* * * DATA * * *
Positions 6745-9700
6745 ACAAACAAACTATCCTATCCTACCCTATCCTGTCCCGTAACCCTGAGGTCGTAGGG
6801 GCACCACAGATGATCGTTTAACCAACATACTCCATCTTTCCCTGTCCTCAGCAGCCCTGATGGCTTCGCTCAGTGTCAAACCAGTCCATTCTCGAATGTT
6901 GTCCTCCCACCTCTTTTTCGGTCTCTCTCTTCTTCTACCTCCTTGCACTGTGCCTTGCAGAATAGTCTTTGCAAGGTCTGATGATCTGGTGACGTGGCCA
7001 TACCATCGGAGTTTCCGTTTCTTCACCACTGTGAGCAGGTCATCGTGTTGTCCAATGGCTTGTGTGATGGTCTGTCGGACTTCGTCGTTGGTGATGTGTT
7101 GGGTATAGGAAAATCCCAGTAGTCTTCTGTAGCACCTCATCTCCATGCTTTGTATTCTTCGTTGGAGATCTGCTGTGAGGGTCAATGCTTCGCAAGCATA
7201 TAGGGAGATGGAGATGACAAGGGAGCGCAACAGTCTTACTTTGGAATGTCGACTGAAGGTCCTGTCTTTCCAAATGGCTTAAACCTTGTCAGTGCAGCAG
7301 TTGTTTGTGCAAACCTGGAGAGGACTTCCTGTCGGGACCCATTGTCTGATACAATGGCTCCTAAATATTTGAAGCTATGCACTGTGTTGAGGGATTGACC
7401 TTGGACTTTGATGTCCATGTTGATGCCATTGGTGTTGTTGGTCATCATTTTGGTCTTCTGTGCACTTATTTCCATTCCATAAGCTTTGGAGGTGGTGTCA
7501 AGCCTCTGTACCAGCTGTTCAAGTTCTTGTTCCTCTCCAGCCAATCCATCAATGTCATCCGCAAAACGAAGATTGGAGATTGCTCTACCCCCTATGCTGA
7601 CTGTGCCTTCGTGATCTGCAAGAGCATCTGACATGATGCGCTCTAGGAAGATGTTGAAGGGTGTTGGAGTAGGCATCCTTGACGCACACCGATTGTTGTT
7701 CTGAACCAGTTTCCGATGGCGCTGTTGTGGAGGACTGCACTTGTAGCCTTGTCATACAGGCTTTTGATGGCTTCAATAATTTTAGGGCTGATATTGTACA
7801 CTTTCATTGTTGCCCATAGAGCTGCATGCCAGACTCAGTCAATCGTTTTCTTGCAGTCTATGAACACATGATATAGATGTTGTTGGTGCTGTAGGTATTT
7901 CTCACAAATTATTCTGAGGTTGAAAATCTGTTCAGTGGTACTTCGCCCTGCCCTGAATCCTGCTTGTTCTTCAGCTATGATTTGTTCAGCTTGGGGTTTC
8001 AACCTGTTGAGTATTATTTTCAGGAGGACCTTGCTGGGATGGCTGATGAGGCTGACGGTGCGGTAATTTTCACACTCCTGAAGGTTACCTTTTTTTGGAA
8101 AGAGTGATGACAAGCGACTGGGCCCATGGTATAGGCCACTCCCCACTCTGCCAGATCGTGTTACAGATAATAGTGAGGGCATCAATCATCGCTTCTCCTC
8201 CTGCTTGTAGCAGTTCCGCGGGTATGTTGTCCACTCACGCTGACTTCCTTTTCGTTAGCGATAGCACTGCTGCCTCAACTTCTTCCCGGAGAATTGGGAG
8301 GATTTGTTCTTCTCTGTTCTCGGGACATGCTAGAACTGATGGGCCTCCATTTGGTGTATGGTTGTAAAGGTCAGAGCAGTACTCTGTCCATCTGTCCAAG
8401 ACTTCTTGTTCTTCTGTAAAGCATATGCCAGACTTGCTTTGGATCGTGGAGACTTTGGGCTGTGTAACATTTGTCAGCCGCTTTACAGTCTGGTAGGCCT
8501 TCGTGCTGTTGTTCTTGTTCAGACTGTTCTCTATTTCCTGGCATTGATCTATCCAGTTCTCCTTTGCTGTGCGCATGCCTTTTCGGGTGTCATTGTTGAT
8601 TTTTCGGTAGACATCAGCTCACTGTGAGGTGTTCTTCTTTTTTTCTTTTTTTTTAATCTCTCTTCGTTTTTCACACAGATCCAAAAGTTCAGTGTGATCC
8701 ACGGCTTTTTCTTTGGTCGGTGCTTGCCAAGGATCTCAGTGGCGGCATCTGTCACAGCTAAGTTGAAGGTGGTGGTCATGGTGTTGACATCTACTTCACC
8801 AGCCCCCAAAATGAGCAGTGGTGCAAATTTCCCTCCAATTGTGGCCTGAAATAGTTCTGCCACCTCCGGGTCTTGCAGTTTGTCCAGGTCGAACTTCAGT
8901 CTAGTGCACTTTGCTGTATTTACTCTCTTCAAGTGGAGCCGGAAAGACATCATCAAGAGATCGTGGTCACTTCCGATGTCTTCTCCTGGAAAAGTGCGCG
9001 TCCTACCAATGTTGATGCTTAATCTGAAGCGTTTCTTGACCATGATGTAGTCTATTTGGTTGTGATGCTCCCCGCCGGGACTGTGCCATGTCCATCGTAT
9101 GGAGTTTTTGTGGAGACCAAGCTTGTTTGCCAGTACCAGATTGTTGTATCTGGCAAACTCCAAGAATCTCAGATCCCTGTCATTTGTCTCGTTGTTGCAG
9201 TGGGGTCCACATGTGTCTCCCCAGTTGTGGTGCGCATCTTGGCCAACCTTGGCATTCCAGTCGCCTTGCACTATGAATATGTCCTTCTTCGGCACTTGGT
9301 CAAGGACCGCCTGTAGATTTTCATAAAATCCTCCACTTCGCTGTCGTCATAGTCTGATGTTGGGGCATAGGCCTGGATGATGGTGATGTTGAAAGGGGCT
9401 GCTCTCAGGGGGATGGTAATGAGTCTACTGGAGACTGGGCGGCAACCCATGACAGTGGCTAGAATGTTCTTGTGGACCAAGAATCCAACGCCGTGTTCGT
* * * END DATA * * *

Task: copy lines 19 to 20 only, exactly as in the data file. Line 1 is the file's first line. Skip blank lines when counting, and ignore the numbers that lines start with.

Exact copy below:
8401 ACTTCTTGTTCTTCTGTAAAGCATATGCCAGACTTGCTTTGGATCGTGGAGACTTTGGGCTGTGTAACATTTGTCAGCCGCTTTACAGTCTGGTAGGCCT
8501 TCGTGCTGTTGTTCTTGTTCAGACTGTTCTCTATTTCCTGGCATTGATCTATCCAGTTCTCCTTTGCTGTGCGCATGCCTTTTCGGGTGTCATTGTTGAT